BTW, my friend Fredrik has his own web site, www.flyingmodels.org (http://www.flyingmodels.org) which amongst other things also contain the Great Electric Motor Test with unbelievable lots of motors, cells and prop combinations.
Each motor (mostly brushless motors) is tested with 25 to 30 different props, and each prop with several different cell counts.

I would humbly advise a visit to his site, if you ever want independent performance data for mostly european motors, such as the AXI's, MEGA, MP-JET, Nippy, Plettenberg, Hacker, Jeti and Kontronik.

Have a nice day Don!

/best regards from Mike

http://eflight.hedlunds.net

Thayer
08-09-2005, 03:09 AM
2 x S-400 seaplane, ESC overheating after a few minutes.
The fuselage is a closed space
E-TEC 3s2p 2400 mAh, 11,1v LiPo pack
in order not to fry the motors I have limited the throttle travel to about 22 Amps max and about 200 watts according to my Astro Watt Meter.



Mike,

Not to put too fine a point on it, this sounds like a recipie for disappointment.

Limiting the throttle seems like a good idea, though in pratice doesn't work. The ESC and motor are still seeing the full power of the battery, though switched on and off at high rates. The Astro, and all other similar meters, only see the average current draw. This number will vary depending on the ratio of on/off duty cycles from the ESC.

Regardless of the stick position, You are overdriving ESC and motors. I recommend dropping back to a 2S pack, and expect all heating issues will go away.

100 watts into a S-400 motor is also at, if not beyond, the upper limit most people will run them at for sport flying. Dropping back to 75 watts will greatly improve longevity. Loosing a motor in a single isn't a big deal if it can glide at all. Loosing a motor in a twin can get too exciting too quickly.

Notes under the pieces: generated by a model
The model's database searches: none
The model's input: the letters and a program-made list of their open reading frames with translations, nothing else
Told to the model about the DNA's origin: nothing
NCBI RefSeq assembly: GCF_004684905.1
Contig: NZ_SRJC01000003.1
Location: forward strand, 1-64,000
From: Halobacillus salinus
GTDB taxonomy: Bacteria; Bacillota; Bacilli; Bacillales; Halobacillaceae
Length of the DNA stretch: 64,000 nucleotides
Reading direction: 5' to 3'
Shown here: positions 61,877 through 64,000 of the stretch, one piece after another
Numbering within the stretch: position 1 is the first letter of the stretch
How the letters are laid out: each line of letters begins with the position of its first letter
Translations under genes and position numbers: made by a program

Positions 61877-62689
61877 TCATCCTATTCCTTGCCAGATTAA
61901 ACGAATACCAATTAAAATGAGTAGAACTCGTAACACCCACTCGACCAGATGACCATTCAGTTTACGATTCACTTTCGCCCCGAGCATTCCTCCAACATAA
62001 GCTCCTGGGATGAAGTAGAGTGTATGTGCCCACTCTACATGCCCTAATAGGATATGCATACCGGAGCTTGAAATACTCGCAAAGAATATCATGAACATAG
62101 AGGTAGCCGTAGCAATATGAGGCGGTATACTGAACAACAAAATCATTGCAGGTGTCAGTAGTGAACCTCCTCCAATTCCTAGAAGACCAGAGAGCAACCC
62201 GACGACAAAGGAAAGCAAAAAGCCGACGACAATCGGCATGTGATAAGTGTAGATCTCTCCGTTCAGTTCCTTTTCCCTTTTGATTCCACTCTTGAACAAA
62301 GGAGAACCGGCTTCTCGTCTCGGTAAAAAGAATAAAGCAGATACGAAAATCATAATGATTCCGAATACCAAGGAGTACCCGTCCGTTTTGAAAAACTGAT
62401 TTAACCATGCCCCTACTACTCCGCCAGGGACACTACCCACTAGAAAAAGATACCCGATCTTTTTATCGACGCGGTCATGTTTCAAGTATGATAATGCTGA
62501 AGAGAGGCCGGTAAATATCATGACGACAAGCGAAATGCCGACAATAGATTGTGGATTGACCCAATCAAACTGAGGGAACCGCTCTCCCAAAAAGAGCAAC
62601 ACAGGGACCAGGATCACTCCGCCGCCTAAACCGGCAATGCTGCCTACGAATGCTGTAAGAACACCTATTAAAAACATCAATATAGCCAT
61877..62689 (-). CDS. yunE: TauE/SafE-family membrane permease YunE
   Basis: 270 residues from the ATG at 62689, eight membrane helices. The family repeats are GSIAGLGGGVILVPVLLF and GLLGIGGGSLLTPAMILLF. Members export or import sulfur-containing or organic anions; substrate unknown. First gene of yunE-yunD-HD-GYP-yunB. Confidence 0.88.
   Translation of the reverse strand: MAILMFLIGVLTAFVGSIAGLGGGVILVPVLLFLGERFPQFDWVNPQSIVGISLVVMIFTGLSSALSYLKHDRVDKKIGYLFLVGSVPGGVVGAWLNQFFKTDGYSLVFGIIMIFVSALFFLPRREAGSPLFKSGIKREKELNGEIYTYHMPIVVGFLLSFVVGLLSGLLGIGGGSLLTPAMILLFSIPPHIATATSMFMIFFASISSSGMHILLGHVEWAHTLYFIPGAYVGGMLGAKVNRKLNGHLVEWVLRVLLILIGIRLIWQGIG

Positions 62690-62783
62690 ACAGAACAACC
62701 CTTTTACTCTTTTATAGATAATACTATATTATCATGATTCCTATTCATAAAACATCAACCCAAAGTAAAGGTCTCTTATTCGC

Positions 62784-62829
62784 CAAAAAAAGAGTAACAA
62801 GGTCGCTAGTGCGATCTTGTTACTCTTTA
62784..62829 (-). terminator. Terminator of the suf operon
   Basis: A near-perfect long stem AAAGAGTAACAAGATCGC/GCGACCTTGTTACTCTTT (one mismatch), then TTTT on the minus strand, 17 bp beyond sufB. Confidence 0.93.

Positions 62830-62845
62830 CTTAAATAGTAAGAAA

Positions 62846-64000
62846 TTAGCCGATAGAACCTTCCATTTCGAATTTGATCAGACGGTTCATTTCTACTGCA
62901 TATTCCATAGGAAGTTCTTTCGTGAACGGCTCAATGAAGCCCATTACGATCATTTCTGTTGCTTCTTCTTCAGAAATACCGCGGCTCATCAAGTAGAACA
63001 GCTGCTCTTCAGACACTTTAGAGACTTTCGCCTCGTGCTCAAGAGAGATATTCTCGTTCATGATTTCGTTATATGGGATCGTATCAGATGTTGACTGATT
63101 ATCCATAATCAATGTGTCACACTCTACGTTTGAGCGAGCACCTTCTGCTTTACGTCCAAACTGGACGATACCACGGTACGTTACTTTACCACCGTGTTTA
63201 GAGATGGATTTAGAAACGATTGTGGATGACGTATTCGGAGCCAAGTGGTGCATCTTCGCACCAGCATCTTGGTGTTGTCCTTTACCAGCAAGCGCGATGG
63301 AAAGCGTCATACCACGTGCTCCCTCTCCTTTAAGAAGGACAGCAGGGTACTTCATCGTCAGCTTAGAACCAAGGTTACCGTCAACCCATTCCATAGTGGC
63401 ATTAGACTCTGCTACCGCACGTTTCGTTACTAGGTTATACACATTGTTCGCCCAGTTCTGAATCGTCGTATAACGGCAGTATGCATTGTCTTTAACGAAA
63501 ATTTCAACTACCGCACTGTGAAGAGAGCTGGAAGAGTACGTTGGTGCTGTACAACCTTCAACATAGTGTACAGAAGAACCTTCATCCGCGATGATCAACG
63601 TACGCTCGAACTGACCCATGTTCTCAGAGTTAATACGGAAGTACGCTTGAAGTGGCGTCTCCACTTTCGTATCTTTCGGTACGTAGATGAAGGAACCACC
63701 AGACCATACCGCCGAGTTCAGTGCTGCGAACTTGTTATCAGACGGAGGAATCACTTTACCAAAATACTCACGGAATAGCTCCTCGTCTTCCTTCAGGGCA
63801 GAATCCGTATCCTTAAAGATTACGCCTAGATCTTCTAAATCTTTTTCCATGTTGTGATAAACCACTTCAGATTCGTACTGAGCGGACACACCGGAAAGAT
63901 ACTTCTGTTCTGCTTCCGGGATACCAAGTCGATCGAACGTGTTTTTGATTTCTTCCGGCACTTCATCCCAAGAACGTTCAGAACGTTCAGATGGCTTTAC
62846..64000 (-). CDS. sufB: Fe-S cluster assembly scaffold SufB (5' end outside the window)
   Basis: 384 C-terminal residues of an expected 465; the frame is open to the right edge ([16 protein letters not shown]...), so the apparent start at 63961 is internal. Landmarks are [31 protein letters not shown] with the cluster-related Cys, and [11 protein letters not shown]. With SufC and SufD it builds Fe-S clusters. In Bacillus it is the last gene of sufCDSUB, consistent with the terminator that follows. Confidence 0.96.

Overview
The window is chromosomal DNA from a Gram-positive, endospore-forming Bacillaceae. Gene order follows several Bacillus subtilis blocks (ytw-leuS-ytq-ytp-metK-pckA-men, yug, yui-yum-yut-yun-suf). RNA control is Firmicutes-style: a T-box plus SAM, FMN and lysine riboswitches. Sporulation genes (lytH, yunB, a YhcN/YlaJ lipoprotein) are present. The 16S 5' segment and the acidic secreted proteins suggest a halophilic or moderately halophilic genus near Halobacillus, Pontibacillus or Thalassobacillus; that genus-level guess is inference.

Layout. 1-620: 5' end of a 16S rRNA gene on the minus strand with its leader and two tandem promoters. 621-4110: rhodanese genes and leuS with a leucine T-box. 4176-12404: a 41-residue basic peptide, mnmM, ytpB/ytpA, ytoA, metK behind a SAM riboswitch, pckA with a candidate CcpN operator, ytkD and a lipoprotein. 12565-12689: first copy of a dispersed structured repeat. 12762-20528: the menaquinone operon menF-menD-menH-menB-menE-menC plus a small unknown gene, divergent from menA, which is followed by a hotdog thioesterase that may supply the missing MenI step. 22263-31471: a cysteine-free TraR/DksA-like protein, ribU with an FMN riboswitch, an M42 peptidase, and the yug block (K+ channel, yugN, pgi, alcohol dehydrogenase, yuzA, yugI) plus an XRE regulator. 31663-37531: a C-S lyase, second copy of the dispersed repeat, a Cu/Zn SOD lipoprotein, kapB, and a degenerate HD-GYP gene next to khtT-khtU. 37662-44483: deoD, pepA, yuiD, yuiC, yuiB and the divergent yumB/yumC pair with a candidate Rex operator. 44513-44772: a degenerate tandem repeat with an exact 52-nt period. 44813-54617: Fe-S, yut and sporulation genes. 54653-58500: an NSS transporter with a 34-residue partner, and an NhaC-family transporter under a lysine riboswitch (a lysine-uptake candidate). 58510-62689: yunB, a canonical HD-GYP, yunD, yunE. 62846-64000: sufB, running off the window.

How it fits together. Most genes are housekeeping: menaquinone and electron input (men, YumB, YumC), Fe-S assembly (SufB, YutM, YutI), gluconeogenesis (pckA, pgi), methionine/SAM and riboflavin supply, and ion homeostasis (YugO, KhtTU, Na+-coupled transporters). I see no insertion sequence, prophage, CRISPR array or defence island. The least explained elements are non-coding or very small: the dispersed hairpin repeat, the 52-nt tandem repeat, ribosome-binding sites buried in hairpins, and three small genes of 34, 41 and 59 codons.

Thayer

electric mike
08-09-2005, 09:34 AM
Thayer, you are absolutely right!

I will change to a 2s LiPo pack, and change the motors to 6v 400's, thus feeding the 6v motors 7,4 volts instead of feeding the 7,2 volts motors with 11,1 v.
Maybe I won't have to install cooling air inlets/outlets after all :)

Yes, loosing one motor in a twin can quickly cause very interesting flight patterns, which I don't want to experience personally, being a very un-adventurous person...

Tnx for the advice, I've just ordered the 2s2p 1800mAh =3600 mAh LiPo pack which hopefully will give me very long endurance.

Due to light weight LiPo pack and the Aventuras rather short nose,
I'm on the edge of having COG problems, since the 3s 2400 mAh LiPo pack, weigh only 165 grams=5,8 ounces, as far forward mounted as possible, gives me a COG 4 millimeters=1/5 inch rearwards position, therefore I now step up to a 3600 mAh 2 s pack weight 180 grams=6,4 ounces hoping to move the COG a millimeter or two forward.

/Have a nice day Thayer, and tnx from Mike in Sweden :)

donjiskra
08-09-2005, 01:26 PM
Hi Mike,
You are certainly getting good advice and it's encouraging to see the response. Will be looking forward to your results.
Yes indeed, Fredrik does have a great website and he is highly respected by me. I've shared comments with him previously and appreciate all he has/is doing to share his testing results and the website. A GOOD MAN!!!
I also installed wheels on my Aventura, but exactly as the plans indicated, except I did not install the tail wheel, since I have a grass field and it was not a problem. Take off were fine, but I had to use larger wheels due to the height of the grass and uneven ground.
Regarding the CG and li-po battery position:
I epoxied a 1 1/2" plywood strip to the bottom, the v of the bottom allows me to use a velvro tie-wrap to secure the battery for extra holding, even though the plywood strip has velcro for the battery.
Positioning of the li-po was simple and the CG location was easy to determine. The 3s Li-po pack saved 8 ounces, a huge saving!!!!
Here's a shot of my Aventura with wheels.
Happy flying,
don

electric mike
08-09-2005, 04:15 PM
Nice Aventura Don!

What motors are you using, they seem to have grown out of the cowl??
Brushless? And the props? 7 or 8 inches?

You didn't experience any problems with the wheels so close to the COG?
Perhaps by a coincidence, when I got the kit I made a plywood strip, identical to your description, also with velcro glued on top but also with a loose velcro strip underneath the ply strip, going around the ply strip and the battery for extra safety. No in-flight moving batteries here....!!

A pic of my Aventura with the custom forward moved landing gear, using two rubber bands, at the link below:

http://eflight.hedlunds.net/bilder/twin-aventura/aventura.jpg

Happy flying Don - best regards- Mike

donjiskra
08-09-2005, 10:36 PM
Mike,
I used Graupner Speed 480 #6304 7.2 v motors, using APC-E 6x4 props with metal spinners back plate and black plastic cones.